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Now let's move on to the main features of the gamepad: the renewed Haptic Feedback vibration system and the adaptive triggers R2 and L2. Vibration in DualSense is implemented by two separate actuators and has a lot of features. They can work independently of each other, which allows you to implement a lot of effects, up to the fact that the hands feel every step of the character by vibration on the appropriate side. The specifics of surfaces, grass, falling, sliding, touching surfaces, blows, shots, recoil, and so on are conveyed believably. It feels very cool: when you "feel" with your hands the surface you are driving on in a car, sleepers when you are moving in a train. At the same time, in some cases (where it is necessary) you can feel the direction of travel. This is all usually accompanied by sound effects from the dynamics of the gamepad for even more vivid sensations.

The second important innovation is the adaptive triggers R2 and L2. They know how to change the strength of resistance and simulate different events and actions in the game. For example, the bowstring tension, pulling the trigger of various firearms, accelerating a car, and so on. And don't forget that DualSense also detects movement. To demonstrate all of these DualSense capabilities, the PS5 comes preloaded with a little game called Astro's Playroom, which makes the most of this impressive variety of technology, motors and sensors. Some game developers have already started using these features. In particular there is a trigger feel in Call of Duty: Black Ops Cold War, gas pedal and different road surfaces in Dirt 5, player fatigue simulation in NBA 2K21, difficulty aiming in Watch Dogs: Legion and so on. The only important question that remains is how actively developers will continue to use DualSense capabilities. And while Sony's internal studios will clearly bother, multiplatform developers are doubtful.

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DualSense is powered by a built-in 1560 mAh battery, charged via Type-C cable, or by the proprietary charging dock. When it comes to battery life, it's hard to say for sure: it all depends on how actively the game uses Haptic Feedback, adaptive triggers, and the speaker. My personal feeling is that 8-10 hours is quite realistic. But Astro's Playroom will definitely drain the battery faster. DualSense is compatible not only with PS5: there is support for computers (Steam has already officially added support, including touchpad, gyroscope and haptic feedback), as well as smartphones on Android and iOS. Notably, the PS4 does not support it. Although I think this is temporary and with updates will be corrected.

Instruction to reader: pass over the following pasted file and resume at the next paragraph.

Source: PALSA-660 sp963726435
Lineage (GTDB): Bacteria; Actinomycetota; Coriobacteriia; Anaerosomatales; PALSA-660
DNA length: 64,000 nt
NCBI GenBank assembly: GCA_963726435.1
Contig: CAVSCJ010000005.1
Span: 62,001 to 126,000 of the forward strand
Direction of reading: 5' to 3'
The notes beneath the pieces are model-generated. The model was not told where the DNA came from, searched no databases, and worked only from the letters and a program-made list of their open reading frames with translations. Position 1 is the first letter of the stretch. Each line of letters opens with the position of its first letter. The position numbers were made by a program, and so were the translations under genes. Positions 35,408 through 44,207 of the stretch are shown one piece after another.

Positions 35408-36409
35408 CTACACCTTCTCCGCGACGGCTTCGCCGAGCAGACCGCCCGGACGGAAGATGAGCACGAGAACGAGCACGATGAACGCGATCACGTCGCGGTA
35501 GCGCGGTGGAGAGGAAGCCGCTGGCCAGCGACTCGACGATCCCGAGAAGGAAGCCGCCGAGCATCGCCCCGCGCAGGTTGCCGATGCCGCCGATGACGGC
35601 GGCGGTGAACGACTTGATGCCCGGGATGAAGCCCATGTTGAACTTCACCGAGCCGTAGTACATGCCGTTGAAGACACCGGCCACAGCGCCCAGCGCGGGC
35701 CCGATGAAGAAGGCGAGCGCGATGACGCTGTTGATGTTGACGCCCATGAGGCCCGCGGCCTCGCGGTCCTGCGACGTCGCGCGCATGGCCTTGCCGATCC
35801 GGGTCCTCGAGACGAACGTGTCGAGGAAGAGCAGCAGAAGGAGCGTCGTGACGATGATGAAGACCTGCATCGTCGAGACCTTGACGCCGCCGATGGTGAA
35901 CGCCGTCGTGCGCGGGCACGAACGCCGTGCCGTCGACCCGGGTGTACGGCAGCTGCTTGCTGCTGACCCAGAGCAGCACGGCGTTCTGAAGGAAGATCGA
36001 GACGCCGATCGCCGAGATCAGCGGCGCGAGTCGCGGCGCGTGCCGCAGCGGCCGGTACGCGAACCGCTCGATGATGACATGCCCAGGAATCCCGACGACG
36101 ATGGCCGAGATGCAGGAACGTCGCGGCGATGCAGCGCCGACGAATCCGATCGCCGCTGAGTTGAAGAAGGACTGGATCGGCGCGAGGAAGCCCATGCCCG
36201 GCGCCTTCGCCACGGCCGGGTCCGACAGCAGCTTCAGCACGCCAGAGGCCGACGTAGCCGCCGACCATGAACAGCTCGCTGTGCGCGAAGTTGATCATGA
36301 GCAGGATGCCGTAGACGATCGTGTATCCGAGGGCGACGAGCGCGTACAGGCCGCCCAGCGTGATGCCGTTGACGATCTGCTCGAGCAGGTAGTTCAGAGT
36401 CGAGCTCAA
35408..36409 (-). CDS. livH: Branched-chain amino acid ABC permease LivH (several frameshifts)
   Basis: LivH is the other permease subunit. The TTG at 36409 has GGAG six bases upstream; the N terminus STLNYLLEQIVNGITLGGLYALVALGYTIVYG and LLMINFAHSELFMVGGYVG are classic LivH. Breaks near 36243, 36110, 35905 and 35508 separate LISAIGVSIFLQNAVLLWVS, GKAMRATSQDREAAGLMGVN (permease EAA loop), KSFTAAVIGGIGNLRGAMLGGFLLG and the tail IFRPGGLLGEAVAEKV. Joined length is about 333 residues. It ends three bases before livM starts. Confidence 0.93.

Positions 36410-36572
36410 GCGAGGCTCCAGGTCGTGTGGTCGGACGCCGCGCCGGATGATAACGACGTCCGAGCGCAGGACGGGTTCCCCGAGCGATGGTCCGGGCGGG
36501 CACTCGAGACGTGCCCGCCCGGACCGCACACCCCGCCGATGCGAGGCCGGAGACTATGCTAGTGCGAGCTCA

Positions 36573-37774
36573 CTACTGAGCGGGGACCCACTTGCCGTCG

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Cosmic Red PlayStation 5 Review: Buy Me If You Can-59 PlayStation 5 Dualsense Cosmic Red
  • new design, improved tactile feedback and adaptive triggers

  • features a built-in speaker and microphone, connected via Bluetooth

  • runs on battery power for up to 10 hours

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Midnight Black PlayStation 5 Dualsense Midnight Black PlayStation 5 Dualsense Midnight Black
  • new design, improved tactile feedback and adaptive triggers

  • features a built-in speaker and microphone, connected via Bluetooth

  • runs on battery power for up to 10 hours

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What's Hiding Inside PlayStation 5?

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One of the charms of game consoles is that you turn it on and play, and what's inside is not important. But still we have to say a few words about the PlayStation 5's hardware. As in the last generation, the company has decided to use solutions AMD. In this case it is a 7nm AMD Ryzen Zen 2 based custom solution with eight cores and dynamic clock speed up to 3.5GHz. Graphics - also custom solution based on RDNA 2 architecture, 36 CU, up to 2.23 GHz, 10.28 Tflops, there is support for ray tracing. It uses AMD SmartShift technology for dynamic CPU and GPU frequency control. The point is that the power consumption is dynamically distributed between the CPU and GPU depending on current tasks, this distribution is entrusted to the games themselves. The memory capacity of the console is 16 GB GDDR6, with a bandwidth of 448 GB/s.

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Another important feature of the PlayStation 5 is the SSD storage, which made it possible to minimize (and in some cases even eliminate) the loading screens as such. The console uses a PCIe 4.0x4 NVMe drive with its own custom controller. This allowed speeds of 5.5 GB/s with uncompressed data and up to 9 GB/s with compression. In addition to trivial acceleration of downloads, this speed can be used in new games, especially - in projects with an open world, where previously we had to resort to tricks such as tunnels or narrow passages, while overcoming which just loaded the next part of the world.